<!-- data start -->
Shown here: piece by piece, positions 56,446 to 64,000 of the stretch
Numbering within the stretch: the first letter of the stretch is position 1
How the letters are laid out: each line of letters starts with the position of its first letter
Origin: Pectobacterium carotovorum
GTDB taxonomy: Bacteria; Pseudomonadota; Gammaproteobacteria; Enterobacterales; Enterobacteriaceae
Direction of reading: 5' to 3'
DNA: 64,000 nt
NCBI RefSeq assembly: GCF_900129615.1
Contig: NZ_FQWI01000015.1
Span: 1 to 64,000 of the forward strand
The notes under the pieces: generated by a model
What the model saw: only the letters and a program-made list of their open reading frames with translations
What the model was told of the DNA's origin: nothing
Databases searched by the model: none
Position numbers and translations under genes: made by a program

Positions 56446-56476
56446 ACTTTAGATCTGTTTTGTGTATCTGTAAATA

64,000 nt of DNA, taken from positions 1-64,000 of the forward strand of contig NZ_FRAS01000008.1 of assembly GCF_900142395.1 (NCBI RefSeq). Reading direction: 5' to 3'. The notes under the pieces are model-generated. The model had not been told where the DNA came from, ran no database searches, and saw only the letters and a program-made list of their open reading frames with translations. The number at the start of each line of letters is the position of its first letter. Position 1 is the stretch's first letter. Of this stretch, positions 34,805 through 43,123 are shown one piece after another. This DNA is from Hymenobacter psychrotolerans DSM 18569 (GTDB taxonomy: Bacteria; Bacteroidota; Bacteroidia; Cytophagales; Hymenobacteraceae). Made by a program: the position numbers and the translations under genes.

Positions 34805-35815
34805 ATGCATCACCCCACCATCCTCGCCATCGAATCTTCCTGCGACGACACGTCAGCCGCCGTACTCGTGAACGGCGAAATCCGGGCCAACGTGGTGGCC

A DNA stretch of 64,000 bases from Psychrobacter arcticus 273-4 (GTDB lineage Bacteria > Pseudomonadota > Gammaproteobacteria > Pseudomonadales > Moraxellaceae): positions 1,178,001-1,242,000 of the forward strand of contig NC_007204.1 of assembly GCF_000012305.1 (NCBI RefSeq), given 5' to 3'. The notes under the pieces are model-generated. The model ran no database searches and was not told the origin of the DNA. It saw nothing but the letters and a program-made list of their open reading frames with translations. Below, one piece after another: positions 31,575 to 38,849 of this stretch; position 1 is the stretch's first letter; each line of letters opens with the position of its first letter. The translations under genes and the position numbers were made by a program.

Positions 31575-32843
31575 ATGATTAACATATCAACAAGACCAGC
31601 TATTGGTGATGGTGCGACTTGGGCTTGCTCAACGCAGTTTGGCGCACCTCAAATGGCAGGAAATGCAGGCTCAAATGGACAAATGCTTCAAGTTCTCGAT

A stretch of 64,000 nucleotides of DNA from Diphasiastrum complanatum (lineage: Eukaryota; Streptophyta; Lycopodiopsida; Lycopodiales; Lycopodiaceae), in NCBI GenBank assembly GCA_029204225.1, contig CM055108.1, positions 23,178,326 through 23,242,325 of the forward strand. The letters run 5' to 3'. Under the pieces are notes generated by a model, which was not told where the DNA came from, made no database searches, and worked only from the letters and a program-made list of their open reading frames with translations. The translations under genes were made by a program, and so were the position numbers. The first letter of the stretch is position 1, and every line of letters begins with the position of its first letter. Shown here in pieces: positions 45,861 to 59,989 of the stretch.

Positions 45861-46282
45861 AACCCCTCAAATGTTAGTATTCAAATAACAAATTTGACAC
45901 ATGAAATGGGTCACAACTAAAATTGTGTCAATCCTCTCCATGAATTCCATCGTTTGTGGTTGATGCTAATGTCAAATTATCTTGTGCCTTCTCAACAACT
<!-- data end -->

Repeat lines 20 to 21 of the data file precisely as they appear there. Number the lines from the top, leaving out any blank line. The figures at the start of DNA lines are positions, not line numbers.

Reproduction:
34805 ATGCATCACCCCACCATCCTCGCCATCGAATCTTCCTGCGACGACACGTCAGCCGCCGTACTCGTGAACGGCGAAATCCGGGCCAACGTGGTGGCC

A DNA stretch of 64,000 bases from Psychrobacter arcticus 273-4 (GTDB lineage Bacteria > Pseudomonadota > Gammaproteobacteria > Pseudomonadales > Moraxellaceae): positions 1,178,001-1,242,000 of the forward strand of contig NC_007204.1 of assembly GCF_000012305.1 (NCBI RefSeq), given 5' to 3'. The notes under the pieces are model-generated. The model ran no database searches and was not told the origin of the DNA. It saw nothing but the letters and a program-made list of their open reading frames with translations. Below, one piece after another: positions 31,575 to 38,849 of this stretch; position 1 is the stretch's first letter; each line of letters opens with the position of its first letter. The translations under genes and the position numbers were made by a program.